Parenting the parent – Concourt and breaking the cycle

Many South African parents are now struggling with the idea that they are not allowed to hit/spank their children. To them discipline = a spanking. It has always been done this way. There is a deep seated struggle for all of these parents. The main reason for this struggle is that the constitutional court has finally ruled that one may not hit a child to chastise them as it is not deemed reasonable and infringes on the rights of the child. Hitting a child will now be viewed as abuse, the same way hitting an adult is deemed abuse in the eyes of our laws.

Photo by Mimi Di Cianni on Unsplash


The struggle for parents now is two fold. Firstly, they are now called abusers and it does not equate with their views of themselves and secondly they are at a loss as to what they may then do to teach and discipline their children. (I am aware of the elephant in the room regarding religious beliefs, however that should be afforded a discussion of its own)

Let us chat about the first

If someone is a parent that has never read the studies or attended workshops and training that explained the damage hitting/spanking does to a child, it can feel extremely hurtful and demeaning to all of a sudden fall within the category of abuser. Most parents did not know better, or they have been following what they have been raised to do when a child misbehaves. 

It makes the parents feel as if there is now a belief that they do not love their children and do not care for their children. Which in most, if not all circumstances is not the truth. They do love their kids. They only want the best for their kids. They want their kids to grow up and have respect for others and be able to adhere to the rules and most of all, they don’t want their children to end up in jail or dead due to bad life choices. All in all they are doing the best job at parenting they know how to do.

If parents raised in punitive homes view acknowledgment that spanking/hitting a child as wrong, they inadvertently acknowledge that they have made a mistake. Mistakes in punitive homes are not usually tolerated, or assisted, but rather punished and at times lots of feelings of shame step into the conversation.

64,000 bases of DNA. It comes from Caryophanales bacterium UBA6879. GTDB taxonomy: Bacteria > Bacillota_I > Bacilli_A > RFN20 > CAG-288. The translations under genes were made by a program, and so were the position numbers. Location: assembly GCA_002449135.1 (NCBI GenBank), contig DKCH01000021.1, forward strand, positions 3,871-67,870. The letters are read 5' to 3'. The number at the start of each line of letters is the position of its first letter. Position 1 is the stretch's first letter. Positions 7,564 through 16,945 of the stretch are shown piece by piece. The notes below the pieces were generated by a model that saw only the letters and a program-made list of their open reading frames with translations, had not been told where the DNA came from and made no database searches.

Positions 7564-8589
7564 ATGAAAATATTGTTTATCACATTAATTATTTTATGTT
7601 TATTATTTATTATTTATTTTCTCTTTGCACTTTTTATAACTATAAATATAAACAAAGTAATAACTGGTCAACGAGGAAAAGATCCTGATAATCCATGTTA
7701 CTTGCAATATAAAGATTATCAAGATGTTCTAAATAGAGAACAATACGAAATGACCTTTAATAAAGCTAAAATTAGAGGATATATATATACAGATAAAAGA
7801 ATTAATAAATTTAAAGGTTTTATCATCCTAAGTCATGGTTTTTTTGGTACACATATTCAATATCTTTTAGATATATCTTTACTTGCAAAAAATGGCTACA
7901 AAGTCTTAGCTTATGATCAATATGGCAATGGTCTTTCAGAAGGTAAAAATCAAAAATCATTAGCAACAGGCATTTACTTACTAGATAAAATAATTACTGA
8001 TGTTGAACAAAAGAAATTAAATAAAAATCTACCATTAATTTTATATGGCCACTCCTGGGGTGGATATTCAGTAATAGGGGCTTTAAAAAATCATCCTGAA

Punitive households often struggle with the idea that adults and parents should apologise and change what they do when they make a mistake, because of an outdated belief that it will interfere with their authority and control within their home. 

In punitive homes admitting a mistake is often viewed as a character statement regarding that person’s morals and values and no one wants to see themselves as a horrible person and much less that their actions may inadvertently have been abusive.

That is how people raised in punitive homes view the world. Step out of line, you deserve punishment. Many will have anecdotal stories to tell of when they grew up and their parents heard they were in trouble at school, they will be punished at home, regardless of whether they have already been punished for their actions at school.

So taking responsibility for your missteps in life, usually meant that you will be punished some or other way. You are fearful of being honest about your mistakes, because we all know, you surely then deserve to be punished or hurt and most of all you bring shame to the family. 

As someone who broke the cycle myself, I struggle almost daily with this reasoning, this fear of making a mistake, owning my missteps and understanding that my authority and value as a person is not undermined by being authentic about being human.

The second is where the chaos comes in. Parents who practice corporal punishment honestly and whole heartedly believe that this is the only means to discipline. No spanking to them = non-parenting and will then have the opposite outcome for which they aim. They have been raised in homes where they were spanked/hit and they truly believe that they did turn out fine or okay. So they are wholly unequipped to start parenting in a different way. 

So now the expectation is that parents need to stop hitting their children and find other means to discipline their children. Where do they start? How do they get the necessary tools to instil discipline in their homes and children, when the only tool in their parenting toolbox has always been spanking? There are blogs and books and people like C3 Parenting that will gladly support and help parents to break this cycle of hitting children as a means of discipline. However you will have to start somewhere. The first place to start may have to be, to admit to yourself that in your heart, you never really felt at ease with spanking your child in the first place. Owning that reality and then reaching out and asking for help.